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The Wassail Bowl.

Wassailing is a very old tradition indeed. Wassailing is a serious of blessing customs the most famous of which being the Orchard Wassails of Southern England and the visit Wassails that happen in places such as Yorkshire, Cornwall and Gloucestershire. Father Christmas is sometimes pictures carrying a Wassail bowl, in which you would have typically found drinks such as “Lambs Wool” or “Smoking Bishop” all of which were fortified, warmed and spiced alcoholic drinks. The Wassail was a central part of Christmas feasting and it was in this capacity as symbolic leader of the revels that Father Christmas can be seen with a Wassail bowl.

A very good example of a Wassail drink to be served at Christmas is the previously mentioned “Smoking Bishop”. This recipe is taken from Eliza Acton's “Modern Cookery” published in 1845.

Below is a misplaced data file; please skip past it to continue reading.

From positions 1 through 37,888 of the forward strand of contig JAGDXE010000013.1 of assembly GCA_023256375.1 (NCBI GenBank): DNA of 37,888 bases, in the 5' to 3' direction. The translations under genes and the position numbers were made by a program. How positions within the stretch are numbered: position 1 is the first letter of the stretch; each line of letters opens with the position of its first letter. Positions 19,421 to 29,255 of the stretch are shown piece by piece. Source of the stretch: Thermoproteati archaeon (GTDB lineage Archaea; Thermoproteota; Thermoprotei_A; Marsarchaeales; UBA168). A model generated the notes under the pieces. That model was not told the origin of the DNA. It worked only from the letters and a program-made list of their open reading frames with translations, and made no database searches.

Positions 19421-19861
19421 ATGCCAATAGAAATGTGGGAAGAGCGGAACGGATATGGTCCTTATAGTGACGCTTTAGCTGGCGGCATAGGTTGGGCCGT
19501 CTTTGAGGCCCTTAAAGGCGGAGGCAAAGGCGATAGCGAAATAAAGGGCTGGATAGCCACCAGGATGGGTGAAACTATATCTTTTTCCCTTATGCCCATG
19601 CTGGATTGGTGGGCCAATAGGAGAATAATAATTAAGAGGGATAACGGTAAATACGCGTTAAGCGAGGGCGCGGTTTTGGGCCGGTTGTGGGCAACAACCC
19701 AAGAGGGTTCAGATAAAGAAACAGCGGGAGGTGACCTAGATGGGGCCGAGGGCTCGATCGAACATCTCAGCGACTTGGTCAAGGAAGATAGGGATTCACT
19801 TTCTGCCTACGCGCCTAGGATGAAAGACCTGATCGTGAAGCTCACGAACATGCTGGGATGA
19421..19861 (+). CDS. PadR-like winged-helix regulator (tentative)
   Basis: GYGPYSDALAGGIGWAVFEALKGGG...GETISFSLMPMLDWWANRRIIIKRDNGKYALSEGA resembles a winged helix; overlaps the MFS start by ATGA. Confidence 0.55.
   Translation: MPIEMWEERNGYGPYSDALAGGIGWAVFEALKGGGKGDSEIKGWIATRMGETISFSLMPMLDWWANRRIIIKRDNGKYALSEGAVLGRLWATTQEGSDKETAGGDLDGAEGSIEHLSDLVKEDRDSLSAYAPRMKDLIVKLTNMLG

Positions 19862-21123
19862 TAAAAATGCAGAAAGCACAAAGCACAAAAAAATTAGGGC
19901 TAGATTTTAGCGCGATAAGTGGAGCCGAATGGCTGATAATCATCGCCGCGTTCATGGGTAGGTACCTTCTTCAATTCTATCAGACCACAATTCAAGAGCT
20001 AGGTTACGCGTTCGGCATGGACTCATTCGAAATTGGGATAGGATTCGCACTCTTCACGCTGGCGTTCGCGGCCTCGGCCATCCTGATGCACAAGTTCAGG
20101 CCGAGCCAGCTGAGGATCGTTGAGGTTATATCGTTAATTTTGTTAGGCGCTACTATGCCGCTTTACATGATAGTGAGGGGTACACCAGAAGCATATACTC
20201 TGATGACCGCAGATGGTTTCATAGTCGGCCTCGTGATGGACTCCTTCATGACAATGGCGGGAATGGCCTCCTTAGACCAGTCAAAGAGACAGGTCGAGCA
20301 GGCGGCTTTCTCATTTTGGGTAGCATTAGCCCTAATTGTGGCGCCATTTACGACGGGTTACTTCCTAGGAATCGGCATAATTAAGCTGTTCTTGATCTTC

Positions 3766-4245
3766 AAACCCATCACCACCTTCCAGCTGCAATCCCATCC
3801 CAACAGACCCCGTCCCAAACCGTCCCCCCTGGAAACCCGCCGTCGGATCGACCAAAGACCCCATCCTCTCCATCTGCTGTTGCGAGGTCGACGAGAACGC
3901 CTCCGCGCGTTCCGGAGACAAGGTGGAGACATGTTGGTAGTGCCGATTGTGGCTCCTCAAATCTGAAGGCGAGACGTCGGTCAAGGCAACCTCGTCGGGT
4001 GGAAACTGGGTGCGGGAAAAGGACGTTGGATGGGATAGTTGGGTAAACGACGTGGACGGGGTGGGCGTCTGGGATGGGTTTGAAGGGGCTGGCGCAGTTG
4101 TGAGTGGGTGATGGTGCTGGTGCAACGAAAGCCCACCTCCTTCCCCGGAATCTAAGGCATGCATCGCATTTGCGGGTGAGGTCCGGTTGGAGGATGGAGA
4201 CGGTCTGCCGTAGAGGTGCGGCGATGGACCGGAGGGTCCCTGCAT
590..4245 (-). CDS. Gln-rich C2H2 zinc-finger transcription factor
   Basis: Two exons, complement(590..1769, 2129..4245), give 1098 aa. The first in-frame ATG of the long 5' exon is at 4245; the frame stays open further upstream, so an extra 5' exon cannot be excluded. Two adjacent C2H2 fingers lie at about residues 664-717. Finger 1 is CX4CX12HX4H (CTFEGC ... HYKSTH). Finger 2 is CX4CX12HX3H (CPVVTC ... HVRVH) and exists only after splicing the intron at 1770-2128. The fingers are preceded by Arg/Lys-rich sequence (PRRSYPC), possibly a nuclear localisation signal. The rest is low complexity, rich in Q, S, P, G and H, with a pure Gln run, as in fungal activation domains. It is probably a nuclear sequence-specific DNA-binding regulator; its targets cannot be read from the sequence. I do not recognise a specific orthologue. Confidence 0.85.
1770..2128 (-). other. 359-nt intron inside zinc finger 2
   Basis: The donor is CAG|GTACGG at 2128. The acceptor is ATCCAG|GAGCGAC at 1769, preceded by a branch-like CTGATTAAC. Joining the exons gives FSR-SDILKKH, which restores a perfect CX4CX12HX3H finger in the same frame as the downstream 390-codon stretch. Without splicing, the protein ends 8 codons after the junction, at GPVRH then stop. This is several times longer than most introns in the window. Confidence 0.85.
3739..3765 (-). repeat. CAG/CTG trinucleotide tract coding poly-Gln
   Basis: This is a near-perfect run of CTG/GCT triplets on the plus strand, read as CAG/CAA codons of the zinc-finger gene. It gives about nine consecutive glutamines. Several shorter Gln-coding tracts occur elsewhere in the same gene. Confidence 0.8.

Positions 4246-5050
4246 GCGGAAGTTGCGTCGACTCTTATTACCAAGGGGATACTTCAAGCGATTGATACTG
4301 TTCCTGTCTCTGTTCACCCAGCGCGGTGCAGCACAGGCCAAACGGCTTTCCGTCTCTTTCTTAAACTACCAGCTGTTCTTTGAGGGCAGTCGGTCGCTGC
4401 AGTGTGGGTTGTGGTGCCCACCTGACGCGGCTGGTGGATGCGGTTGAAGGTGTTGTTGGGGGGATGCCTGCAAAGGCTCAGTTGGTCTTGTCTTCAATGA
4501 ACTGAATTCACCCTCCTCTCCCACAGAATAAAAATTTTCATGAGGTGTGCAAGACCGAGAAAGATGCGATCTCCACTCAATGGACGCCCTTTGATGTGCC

!Make several incisions in the rind of a lemon, stick cloves in these, and roast the lemon by a slow fire. Put small but equal quantities of cinnamon, cloves, mace, and allspice, with a race of ginger, into a saucepan with half a pint of water. let it boil until it is reduced one-half. Boil one bottle of port wine, burn a portion of the spirit out of it by applying a lighted paper to the saucepan; put the roasted lemon and spice into the wine; stir it up well, and let it stand near the fire ten minutes. Rub a few knobs of sugar on the rind of a lemon, put the sugar into a bowl or jug, with the juice of half a lemon (not roasted), pour the wine into it, grate in some nutmeg, sweeten it to the taste, and serve it up with the lemon and spice floating in it.

Bishop is frequently made with a Seville orange stuck with cloves and slowly roasted, and its flavour to many tastes is infinitely finer than that of the lemon.”

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